Prevention and schizophrenia: the role of dietary factors

John McGrath, Alan Brown, David St Clair

Research output: Contribution to journalArticle

50 Citations (Scopus)

Abstract

Adequate prenatal nutrition is essential for optimal brain development. There is a growing body of evidence from epidemiology linking exposure to nutritional deprivation and increased risk of schizophrenia. Based on studies from the Netherlands and China, those exposed to macronutrient deficiencies during famine have an increased risk of schizophrenia. With respect to micronutrients, we focus on 3 candidates where there is biological plausibility for a role in this disorder and at least 1 study of an association with schizophrenia. These nutrients include vitamin D, folic acid, and iron. While the current evidence is incomplete, we discuss the potential implications of these findings for the prevention of schizophrenia. We argue that schizophrenia can draw inspiration from public health interventions related to prenatal nutrition and other outcomes and speculate on relevant factors that bear on the nature, risks, impact, and logistics of various nutritional strategies that may be employed to prevent this disorder.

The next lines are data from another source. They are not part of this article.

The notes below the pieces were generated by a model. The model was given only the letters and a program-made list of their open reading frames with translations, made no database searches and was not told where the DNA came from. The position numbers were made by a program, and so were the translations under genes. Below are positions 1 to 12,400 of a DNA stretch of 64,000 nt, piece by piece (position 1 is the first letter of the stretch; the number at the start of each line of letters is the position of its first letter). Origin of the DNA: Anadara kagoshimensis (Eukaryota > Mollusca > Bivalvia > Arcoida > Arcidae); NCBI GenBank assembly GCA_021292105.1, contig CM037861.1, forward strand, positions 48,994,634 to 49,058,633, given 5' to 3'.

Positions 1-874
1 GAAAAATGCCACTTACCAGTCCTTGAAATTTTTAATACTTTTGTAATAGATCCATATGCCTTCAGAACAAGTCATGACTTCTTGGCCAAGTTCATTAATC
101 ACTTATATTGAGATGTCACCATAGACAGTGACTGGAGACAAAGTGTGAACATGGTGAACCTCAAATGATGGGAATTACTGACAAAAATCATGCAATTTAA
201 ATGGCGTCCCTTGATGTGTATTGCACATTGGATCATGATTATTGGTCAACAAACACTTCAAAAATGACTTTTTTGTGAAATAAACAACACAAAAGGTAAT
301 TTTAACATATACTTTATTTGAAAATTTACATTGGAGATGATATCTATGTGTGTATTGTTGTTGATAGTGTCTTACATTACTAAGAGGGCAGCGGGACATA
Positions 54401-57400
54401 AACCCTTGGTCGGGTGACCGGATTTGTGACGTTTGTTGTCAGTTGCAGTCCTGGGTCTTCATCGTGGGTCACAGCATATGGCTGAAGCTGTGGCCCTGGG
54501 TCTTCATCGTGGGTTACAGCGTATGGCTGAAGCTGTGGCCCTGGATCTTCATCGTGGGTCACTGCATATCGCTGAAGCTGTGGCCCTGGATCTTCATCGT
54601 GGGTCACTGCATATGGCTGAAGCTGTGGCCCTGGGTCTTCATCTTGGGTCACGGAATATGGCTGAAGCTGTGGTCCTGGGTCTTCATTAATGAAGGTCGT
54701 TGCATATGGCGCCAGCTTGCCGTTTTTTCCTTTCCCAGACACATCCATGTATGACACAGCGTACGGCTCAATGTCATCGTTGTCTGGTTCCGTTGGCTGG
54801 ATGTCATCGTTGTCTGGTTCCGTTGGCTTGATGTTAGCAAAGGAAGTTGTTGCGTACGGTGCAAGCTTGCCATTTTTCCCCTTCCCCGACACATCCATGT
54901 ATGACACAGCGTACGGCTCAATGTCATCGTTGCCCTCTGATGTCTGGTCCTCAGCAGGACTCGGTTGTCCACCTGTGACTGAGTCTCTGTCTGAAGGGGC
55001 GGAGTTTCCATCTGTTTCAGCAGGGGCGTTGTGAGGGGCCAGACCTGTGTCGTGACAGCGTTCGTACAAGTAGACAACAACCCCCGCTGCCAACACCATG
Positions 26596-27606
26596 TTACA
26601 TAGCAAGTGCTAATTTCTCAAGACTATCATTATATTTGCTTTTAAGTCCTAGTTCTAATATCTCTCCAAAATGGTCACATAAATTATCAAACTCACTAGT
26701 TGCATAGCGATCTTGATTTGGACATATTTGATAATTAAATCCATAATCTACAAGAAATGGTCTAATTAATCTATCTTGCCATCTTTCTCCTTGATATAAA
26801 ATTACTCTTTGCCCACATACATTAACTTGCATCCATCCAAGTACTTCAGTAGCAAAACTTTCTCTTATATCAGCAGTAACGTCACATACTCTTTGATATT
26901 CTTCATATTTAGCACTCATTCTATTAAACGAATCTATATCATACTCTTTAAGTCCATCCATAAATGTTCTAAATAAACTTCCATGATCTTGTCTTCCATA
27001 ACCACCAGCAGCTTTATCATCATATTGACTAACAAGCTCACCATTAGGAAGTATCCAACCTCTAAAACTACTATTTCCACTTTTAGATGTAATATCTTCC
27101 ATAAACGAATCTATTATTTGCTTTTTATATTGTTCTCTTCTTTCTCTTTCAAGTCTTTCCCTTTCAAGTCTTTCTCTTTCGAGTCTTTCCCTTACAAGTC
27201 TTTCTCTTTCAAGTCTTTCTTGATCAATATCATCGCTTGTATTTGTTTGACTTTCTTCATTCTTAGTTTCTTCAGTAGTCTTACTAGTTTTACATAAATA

Original languageEnglish
Pages (from-to)272-283
Number of pages12
JournalSchizophrenia Bulletin
Volume37
Issue number2
Early online date25 Oct 2010
DOIs
Publication statusPublished - Mar 2011

Keywords

  • nutrition
  • epidemiology
  • prevention
  • schizophrenia

Fingerprint Dive into the research topics of 'Prevention and schizophrenia: the role of dietary factors'. Together they form a unique fingerprint.

Cite this